By Dom Galeon
Oysters are an acquired taste
Judging by appearances, they may even come across as not very appealing. But get over the looks and the intimidating shells, oysters are possibly among the best things to have come from the world’s oceans—among those that are edible, at least.
But they say that the most premium of all these oysters come from Ireland.
And among those, the so-called Gallagher’s Irish oysters are supposedly the finest.
If you’re looking to try these out, you don’t have to fly to Ireland anymore.
All you need to do is drop by Margarita Forés’ Lusso at Greenbelt 5. Chef Gaita, as she’s known among her friends, was quite excited to have Gallagher’s Irish oysters served at one of her restaurants, thanks to a partnership with Daniel Koh and Alaska Prime Seafood.
“Dan informed me that they were bringing in Gallagher’s oysters,” Chef Gaita says. “And I had come from a chef’s conference called Food on the Edge in Galway, Ireland two years ago, where the chefs presented their philosophies on their work and sustainability.
At the same time, as invited chefs, we got to try all the amazing ingredients of Ireland. Among the things that blew me away was the oysters from there. So when Dan told me they were bringing in oysters, I said we had to have them at Lusso.”
After securing the necessary permits from the Philippine Food and Drug Administration, Alaska Prime Seafood was finally able to bring the Irish oysters in. As an aside, Dan explains that every shipment of oysters
“There are lots of Irish oyster producers,” Dan says. “I think that this family—Gallagher—is the best of the bunch. Or at least in the top three.
Sure, the French have done a fantastic job of marketing their food, their Champagne, their oysters. But I found out that Irish oysters are fantastic.”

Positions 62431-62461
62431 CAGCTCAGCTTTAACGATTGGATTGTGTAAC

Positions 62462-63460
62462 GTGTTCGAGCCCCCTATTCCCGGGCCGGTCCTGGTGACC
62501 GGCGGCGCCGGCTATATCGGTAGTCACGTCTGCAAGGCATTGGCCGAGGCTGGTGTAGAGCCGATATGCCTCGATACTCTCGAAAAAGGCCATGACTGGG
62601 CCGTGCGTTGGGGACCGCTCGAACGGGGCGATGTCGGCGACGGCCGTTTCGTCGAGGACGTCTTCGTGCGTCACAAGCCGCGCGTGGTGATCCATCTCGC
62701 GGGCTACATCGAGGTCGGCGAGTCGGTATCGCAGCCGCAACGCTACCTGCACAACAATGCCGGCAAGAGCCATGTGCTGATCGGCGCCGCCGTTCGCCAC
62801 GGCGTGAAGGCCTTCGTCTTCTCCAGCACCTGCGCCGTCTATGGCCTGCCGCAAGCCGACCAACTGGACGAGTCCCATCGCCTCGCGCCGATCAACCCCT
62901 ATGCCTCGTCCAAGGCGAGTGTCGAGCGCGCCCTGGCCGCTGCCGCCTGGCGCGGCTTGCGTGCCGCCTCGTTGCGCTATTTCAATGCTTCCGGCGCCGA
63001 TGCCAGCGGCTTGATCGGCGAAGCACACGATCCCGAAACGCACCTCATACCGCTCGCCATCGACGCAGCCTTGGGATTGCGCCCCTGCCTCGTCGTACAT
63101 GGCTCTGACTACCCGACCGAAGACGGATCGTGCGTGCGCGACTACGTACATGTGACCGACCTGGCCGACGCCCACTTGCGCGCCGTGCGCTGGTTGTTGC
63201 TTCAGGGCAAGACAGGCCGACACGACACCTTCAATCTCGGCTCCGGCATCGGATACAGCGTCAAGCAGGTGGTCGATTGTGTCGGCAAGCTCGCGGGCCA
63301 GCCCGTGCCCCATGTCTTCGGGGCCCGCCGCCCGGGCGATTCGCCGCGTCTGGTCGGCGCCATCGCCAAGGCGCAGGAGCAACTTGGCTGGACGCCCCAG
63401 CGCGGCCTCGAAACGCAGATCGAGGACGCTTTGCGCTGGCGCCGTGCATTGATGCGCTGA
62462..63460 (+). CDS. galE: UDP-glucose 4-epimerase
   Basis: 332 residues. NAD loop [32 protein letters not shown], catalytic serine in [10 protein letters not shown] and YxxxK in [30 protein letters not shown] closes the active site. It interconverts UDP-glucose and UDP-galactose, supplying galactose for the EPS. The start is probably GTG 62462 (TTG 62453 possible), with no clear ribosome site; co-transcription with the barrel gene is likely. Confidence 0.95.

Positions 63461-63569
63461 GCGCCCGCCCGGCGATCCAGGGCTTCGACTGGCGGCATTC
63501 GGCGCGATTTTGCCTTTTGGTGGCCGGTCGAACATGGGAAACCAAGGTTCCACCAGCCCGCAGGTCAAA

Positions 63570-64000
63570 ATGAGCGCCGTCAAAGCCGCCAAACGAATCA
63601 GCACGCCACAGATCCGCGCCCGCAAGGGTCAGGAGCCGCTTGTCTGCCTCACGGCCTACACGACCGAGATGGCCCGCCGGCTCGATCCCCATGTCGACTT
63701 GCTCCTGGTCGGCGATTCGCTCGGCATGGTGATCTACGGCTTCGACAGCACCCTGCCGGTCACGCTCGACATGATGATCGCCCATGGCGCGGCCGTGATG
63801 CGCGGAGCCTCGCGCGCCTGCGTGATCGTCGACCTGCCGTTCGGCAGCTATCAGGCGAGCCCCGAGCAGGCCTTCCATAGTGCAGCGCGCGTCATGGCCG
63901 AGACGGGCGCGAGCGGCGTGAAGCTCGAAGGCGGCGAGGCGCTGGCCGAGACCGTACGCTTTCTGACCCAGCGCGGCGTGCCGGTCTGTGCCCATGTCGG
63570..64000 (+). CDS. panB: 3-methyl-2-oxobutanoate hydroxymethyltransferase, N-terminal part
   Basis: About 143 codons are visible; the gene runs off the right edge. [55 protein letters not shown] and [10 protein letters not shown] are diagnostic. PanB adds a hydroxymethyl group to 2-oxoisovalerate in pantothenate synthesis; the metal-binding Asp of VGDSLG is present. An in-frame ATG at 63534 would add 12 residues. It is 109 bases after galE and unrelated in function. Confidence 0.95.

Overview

Dan says that he realized how the best oysters in the world originate from Ireland. “Once I got into the business, I found out that a lot of French oysters really start off as Irish oysters. French oyster companies buy en masse young Irish oysters, fly them to France, let them grow out in their pond a little bit, and then export them as French oysters.
So a lot of them are Irish oysters. But there’s a law in France that says, if you can keep any oyster in French waters for a month or more, you can export them as French. They become immigrants,” he adds, laughing.
For both Chef Gaita and Dan, the best way to enjoy oysters is to have them naked. And they’re not talking about you being naked, naturally.
“The best way to do it—especially the Irish oysters with their brine just as good as the oyster itself—it’s better to eat it just bland, just shucked and chilled,” says Chef Gaita.
“To eat an excellent oyster, you eat it nude or naked, with nothing on it,” Dan adds. “Nature has given that oyster every flavor you possibly need. To be honest with you, cocktail sauces—really sour and salty sauces— are designed to cover up the flavor of the oyster. So those are used for not-so-premium oysters, to cover up deficiencies. But, just like how the Japanese use soy sauce or wasabi just to accentuate the flavors of their premium fish, it’s the same thing with fine oysters. And you slurp the oyster down, brine and all.”
In Asia and in Europe, Dan adds, oysters are considered fancy. But not so in the US, where he grew up. “In America, at the turn of the century, oysters were the cheapest form of protein for city-dwellers in coastal cities like New York, Boston, and even in Washington DC. That was because before refrigeration, fresh pork, beef, and chicken were expensive. So hundreds of oyster vendors would go out to sea during low tide, pull up oysters, and then set up shop on the pier. Middle- class and poor Americans would come down to the pier to buy them. So there is that long tradition of eating oysters in the US but very rustically— you gulp them down, throw the shells on the ground.”
But whether you prefer to have your oysters daintily or gulped down rustically, head on over to Lusso at Greenbelt 5 to catch fresh Gallagher’s Irish oysters, best paired with Louis Roederer Champagne, which are now also available at Chef Gaita’s restaurant.
Lusso is at Greenbelt 5, Legaspi Street, Makati City. For inquiries and reservations, call (02) 756 5893.
The original article was first published in Manila Bulletin Lifestyle.
Photos by Noel Pabalate.